Why you should fill out the FAFSA


Students deal with a lot of acronyms: ACT, SAT, GPA. But when it comes to paying for college, the most important acronym is FAFSA—the Free Application for Federal Student Aid. 

You have to complete the FAFSA each year to access need-based aid at colleges and universities in the United States, including Pell Grants, direct federal student loans and work-study. The application for the 2023-24 academic year opened on Oct. 1, 2022, and runs through June 20, 2024. 

The earlier you fill out the FAFSA, the better. States and schools have a limited amount of aid to offer, and some offer it on a first-come, first-served basis. You also have a better chance of landing federal, state, and college-based grants if you file early. 

The high school Class of 2021 completed 4.8 percent fewer FAFSAs than the Class of 2020—about 102,000 fewer seniors. The pandemic undoubtedly played a role; with many schools employing remote learning, students had fewer interactions with teachers and counselors, and some students lacked access to a computer or the internet to complete the form. 

Even in a “normal” year, filling out the FAFSA can be intimidating. Here are some tips: 

Use technology. There is now a mobile app for the FAFSA, and you can import your tax data directly from the Internal Revenue Service into the form at https://studentaid.gov/resources/irs-drt-text

Be prepared. You can save time by gathering needed documents before you start, including your Social Security number, W-2 forms from two prior years, a record of any untaxed income for two years prior, and documentation of any scholarships, grants or work-study income. 

Speak up about changes. The 2023-24 FAFSA uses financial information from 2021. If your family’s financial picture has changed since then—maybe a parent lost a job due to the pandemic—you should complete the FAFSA and then contact the Financial Aid office at the school you plan to attend; they can adjust your financial aid to reflect your family’s current income.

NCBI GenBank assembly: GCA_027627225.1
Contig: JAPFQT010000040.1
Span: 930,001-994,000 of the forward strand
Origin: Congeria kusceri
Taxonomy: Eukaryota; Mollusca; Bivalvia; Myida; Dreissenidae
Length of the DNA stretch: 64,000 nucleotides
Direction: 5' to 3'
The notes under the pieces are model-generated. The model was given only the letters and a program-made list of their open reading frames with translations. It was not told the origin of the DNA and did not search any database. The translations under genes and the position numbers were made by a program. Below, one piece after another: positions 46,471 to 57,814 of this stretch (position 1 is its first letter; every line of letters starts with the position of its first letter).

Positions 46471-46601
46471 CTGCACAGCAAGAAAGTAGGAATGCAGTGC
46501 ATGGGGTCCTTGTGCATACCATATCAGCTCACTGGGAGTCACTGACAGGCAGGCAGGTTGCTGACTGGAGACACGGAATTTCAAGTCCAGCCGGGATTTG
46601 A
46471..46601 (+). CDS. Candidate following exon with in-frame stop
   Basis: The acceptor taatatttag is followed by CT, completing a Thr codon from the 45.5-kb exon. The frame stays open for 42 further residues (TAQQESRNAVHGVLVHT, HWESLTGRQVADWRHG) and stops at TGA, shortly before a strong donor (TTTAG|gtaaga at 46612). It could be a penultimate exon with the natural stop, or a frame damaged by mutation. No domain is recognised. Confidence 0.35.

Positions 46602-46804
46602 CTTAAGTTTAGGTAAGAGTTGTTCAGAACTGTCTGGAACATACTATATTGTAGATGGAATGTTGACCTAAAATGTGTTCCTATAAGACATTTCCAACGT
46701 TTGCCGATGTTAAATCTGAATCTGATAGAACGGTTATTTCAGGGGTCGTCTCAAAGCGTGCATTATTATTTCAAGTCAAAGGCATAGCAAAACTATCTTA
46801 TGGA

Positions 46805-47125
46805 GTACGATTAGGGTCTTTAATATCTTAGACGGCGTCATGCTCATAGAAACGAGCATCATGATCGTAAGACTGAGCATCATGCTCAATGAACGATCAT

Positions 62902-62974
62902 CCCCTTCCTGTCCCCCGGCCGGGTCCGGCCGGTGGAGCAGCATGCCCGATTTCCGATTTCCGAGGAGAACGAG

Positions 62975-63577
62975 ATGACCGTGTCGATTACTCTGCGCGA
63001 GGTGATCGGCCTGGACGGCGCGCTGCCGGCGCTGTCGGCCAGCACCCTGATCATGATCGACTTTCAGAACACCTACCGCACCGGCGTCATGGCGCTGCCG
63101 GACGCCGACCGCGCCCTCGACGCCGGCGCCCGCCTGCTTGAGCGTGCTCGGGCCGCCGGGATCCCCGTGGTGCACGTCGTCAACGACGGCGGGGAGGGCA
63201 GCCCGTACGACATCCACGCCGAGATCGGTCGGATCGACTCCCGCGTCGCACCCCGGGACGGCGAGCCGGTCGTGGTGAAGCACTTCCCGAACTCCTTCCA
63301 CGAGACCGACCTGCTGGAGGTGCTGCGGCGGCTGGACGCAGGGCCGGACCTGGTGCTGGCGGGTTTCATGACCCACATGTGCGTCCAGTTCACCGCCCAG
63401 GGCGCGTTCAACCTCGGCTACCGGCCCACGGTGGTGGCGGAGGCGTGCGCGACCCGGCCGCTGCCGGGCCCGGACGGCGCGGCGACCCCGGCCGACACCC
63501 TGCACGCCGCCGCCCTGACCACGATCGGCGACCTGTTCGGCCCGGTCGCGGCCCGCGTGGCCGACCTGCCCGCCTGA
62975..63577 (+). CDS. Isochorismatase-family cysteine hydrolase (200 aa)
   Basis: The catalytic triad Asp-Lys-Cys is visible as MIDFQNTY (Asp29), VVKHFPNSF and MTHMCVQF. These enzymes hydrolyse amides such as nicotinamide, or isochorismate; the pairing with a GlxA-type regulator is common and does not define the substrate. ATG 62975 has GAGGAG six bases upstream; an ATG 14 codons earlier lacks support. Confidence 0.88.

Don’t assume you won’t qualify for aid. If your family has a higher-than-average income, you may shrug off the FAFSA. Don’t. Some schools, companies or organizations that offer merit-based scholarships also want FAFSA information, and if you haven’t filed, you could miss out. 

Use the Net Price Calculator (NPC). The NPC is an online tool that determines what your actual costs at Bellarmine or other universities will be. Enter information about yourself to discover what students like you paid to attend an institution in the previous year, after taking grants and scholarship aid into account. All Title IV institutions that enroll full-time, first-time degree- or certificate-seeking undergraduate students are required to have an NPC on their site. You can find Bellarmine’s at https://www.bellarmine.edu/financial-aid/calculators/.  

A Bellarmine education is more affordable than most people realize; 100 percent of first-year students receive some form of scholarship from the university. Bellarmine will also match the current direct tuition at qualifying students’ state flagship university under our Public Price Promise—provided they have filled out the FAFSA. 

No matter what college or university you are considering, ask for help if you need it and fill out that form! Without it, you’re leaving potential money on the table. 

Tags: Affordability , Financial Aid



Located in the historic Highlands neighborhood of Louisville, Kentucky, Bellarmine University is a vibrant community of educational excellence and ethical awareness that consistently ranks among the nation’s best colleges and universities. Our students pursue an education based in the liberal arts – and in the distinguished, inclusive Catholic tradition of educational excellence, the oldest and most rewarding in the western world. It is a lifelong education, worthy of the university’s namesake, Saint Robert Bellarmine, and of his invitation to each of us to learn and live In Veritatis Amore – in the love of all that is beautiful, true and good in life.